Soprano Laura Aikin, a Buffalo native, and UB Distinguished
Alumna, will join dozens of world class performers
BUFFALO, N.Y. – British music critic Hans-Theodor
Wohlfahrt has written of composer David Felder that “he
combines his deep knowledge of the past and the present with a
constant searching on a philosophical, human and musical level
– a Gustav Mahler for the 21st century."
Felder, PhD, SUNY Distinguished Professor and Birge-Cary Chair
in Composition at the University at Buffalo, is an internationally
acclaimed composer of contemporary music, with his works known for
their highly energetic profile, lyrical qualities, and his use of
technological extension for the elaboration of musical
materials. His work masterfully combines widely ranging
materials in surprising way, achieving a new synthesis.
On April 23, the UB Office of the President and the Robert and
Carol Morris Center for 21st Century Music at UB will present the
world premiere of Felder’s “Les Quatre Temps
Cardinaux,” a complex song cycle for two solo voices, a
35-piece orchestra and 12 channels of electronics. It
represents the pairing of the composer with two celebrated
performers: dynamic soprano Laura Aikin, and bass Ethan
Herschenfeld. Felder wrote the piece specifically for their
The April 23 concert will begin at 7 p.m. in Lippes Concert
Hall, Slee Hall, UB North Campus.
Advance tickets are available at the UB Center for the Arts box
office 716-645-ARTS (716-645-2787). Prices are $12 (general
public), $9 (alumni, faculty, staff and seniors), and $5 for
Tickets also may be purchased at the Slee Hall box office on the
night of the performance and will be $20 (general public), $15
(alumni, faculty, staff and seniors) and $8 (students). The box
office number is 716-645-2921.
The premiere will be the focal point of a two-day program that
marks the start of a new university tradition, which President
Tripathi is introducing as a way to celebrate the university
community’s rich and thriving legacy of innovation and
distinction in the arts and letters. Other programming being
held as part of this celebration include a rehearsal open to the
campus and local community; a brown bag lunch discussion with the
composer, conductor, and musicians; a panel discussion with faculty
and students focusing on the interpretation of texts as works of
art; and an alumni-sponsored reception and Q&A with the
composer and performers.
“UB has a long and storied tradition of creative
excellence and innovation at the vanguard of the arts,” said
UB Satish K. Tripathi.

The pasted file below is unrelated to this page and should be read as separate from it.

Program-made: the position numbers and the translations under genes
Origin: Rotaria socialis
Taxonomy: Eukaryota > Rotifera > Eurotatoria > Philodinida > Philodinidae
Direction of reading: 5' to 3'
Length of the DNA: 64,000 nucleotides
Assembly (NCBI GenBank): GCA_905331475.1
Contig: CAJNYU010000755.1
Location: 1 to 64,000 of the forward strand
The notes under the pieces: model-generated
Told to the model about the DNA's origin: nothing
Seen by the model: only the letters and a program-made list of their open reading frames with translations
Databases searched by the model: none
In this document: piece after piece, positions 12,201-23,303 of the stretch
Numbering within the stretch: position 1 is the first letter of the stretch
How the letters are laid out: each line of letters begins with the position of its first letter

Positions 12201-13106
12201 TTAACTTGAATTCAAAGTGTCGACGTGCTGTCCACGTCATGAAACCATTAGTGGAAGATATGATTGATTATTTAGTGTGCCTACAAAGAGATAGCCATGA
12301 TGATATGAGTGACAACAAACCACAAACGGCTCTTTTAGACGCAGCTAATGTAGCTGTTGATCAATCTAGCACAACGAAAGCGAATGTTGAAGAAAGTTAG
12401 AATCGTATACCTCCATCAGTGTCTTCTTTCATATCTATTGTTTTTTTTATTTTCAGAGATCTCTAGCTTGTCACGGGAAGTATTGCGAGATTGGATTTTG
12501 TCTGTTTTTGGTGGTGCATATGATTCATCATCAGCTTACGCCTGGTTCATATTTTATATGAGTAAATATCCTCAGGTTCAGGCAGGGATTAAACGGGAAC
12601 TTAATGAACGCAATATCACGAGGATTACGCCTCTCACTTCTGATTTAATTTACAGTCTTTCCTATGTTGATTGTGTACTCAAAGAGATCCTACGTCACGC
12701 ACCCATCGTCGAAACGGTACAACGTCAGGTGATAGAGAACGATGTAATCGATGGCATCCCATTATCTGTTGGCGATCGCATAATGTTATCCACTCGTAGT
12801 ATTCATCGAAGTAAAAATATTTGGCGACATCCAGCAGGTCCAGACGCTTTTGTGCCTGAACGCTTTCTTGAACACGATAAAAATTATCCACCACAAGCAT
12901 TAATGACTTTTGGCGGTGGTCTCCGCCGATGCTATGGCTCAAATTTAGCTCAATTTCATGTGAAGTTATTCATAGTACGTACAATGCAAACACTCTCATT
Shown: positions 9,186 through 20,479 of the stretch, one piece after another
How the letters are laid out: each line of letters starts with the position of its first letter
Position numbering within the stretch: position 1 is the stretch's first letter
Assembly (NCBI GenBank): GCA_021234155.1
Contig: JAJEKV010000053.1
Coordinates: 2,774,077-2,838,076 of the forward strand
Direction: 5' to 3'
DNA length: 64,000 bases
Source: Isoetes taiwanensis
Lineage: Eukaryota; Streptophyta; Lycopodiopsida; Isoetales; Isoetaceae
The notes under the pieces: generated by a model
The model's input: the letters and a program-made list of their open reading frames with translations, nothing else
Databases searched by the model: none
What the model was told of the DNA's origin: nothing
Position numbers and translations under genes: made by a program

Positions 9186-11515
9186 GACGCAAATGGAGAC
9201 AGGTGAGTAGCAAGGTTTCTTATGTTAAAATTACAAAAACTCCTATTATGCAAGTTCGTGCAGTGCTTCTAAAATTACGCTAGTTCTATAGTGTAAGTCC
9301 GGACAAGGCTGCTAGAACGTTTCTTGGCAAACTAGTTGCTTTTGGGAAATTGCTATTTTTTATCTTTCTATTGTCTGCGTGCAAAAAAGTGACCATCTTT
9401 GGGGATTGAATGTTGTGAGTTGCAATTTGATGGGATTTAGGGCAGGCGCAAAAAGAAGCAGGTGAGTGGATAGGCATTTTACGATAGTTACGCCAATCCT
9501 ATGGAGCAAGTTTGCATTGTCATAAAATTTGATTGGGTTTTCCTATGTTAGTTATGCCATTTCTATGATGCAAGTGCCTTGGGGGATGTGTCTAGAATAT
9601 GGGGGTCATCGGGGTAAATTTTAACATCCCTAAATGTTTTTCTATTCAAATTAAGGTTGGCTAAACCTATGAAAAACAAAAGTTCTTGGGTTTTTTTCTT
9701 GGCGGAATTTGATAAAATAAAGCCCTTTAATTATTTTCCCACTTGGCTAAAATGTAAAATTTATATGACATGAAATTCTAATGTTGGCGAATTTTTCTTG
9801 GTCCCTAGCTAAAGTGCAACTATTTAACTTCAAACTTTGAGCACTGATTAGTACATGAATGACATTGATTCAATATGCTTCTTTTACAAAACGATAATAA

“This event is a wonderful opportunity to shine a
spotlight on some of the outstanding individuals who embody this
tradition, from David Felder’s visionary achievements in
contemporary composition, to the expression of that vision by
world-renowned alumni like Laura Aikin and the distinguished
faculty performing in the Slee Sinfonietta, to poets like the late
Robert Creeley, whose voices are woven into the performance in
surprising and remarkable ways. I am very much looking
forward to what will surely be an evening to
The program will open with “Tweener,” a 2010 Felder
composition for solo percussion, electronics and large chamber
ensemble. The soloist will be Thomas Kolor, assistant
professor of music at UB and one of the country’s top young
specialists in late 20 century American percussion music.
The orchestra for both compositions will comprise ensembles
dedicated to the presentation of contemporary chamber orchestral
music, the acclaimed Ensemble Signal, conducted by world-renowned
Brad Lubman, and the Slee Sinfonietta, the flagship professional
chamber orchestra of the Morris Center.
Both works employ electronics, with “Tweener”
utilizing the KAT mallet controller as an addition to the wide
variety of traditional percussion instruments that make up the
battery of resources used in the solo part.
One of the most important elements of “Les
Quatre…” is the poetry that Felder has incorporated
into the piece. It includes the eponymous “Les Quatre
Temps Cardinaux,” a poem composed by French poet René
Daumal near the end of his life.
Daumal’s early career emphasized the conversion of poetry
into a form of theater in which speech, gestures, breath, voice
stops and other elements of performance form a totality.
“Later,” says Felder, “after his contact with
ancient Hindu texts that detail the aesthetic purposes of poetry
and theater, Daumal reconsidered his purpose, and his late poetry
is simple, profound and luminescent. ‘Les Quatre Temps
Cardinaux’ is one of his last two poems, and alludes to times
of the day, the four elements, the four seasons and the four
corresponding ages of life, emphasizing the